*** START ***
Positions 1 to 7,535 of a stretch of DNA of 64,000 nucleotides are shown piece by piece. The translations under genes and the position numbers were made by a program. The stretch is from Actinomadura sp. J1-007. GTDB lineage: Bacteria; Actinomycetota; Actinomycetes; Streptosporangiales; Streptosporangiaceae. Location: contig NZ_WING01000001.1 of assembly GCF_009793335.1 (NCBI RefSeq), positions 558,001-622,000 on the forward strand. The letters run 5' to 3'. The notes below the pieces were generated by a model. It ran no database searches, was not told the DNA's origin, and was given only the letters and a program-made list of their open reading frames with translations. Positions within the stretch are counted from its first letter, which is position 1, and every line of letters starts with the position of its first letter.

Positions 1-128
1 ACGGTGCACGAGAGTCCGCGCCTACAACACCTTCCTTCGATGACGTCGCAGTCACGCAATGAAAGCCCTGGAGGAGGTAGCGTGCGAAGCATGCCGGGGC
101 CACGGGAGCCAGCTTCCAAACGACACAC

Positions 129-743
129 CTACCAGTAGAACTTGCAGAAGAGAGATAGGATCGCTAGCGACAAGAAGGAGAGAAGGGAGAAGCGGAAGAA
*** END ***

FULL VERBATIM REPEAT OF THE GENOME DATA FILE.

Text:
Positions 1 to 7,535 of a stretch of DNA of 64,000 nucleotides are shown piece by piece. The translations under genes and the position numbers were made by a program. The stretch is from Actinomadura sp. J1-007. GTDB lineage: Bacteria; Actinomycetota; Actinomycetes; Streptosporangiales; Streptosporangiaceae. Location: contig NZ_WING01000001.1 of assembly GCF_009793335.1 (NCBI RefSeq), positions 558,001-622,000 on the forward strand. The letters run 5' to 3'. The notes below the pieces were generated by a model. It ran no database searches, was not told the DNA's origin, and was given only the letters and a program-made list of their open reading frames with translations. Positions within the stretch are counted from its first letter, which is position 1, and every line of letters starts with the position of its first letter.

Positions 1-128
1 ACGGTGCACGAGAGTCCGCGCCTACAACACCTTCCTTCGATGACGTCGCAGTCACGCAATGAAAGCCCTGGAGGAGGTAGCGTGCGAAGCATGCCGGGGC
101 CACGGGAGCCAGCTTCCAAACGACACAC

Positions 129-743
129 CTACCAGTAGAACTTGCAGAAGAGAGATAGGATCGCTAGCGACAAGAAGGAGAGAAGGGAGAAGCGGAAGAA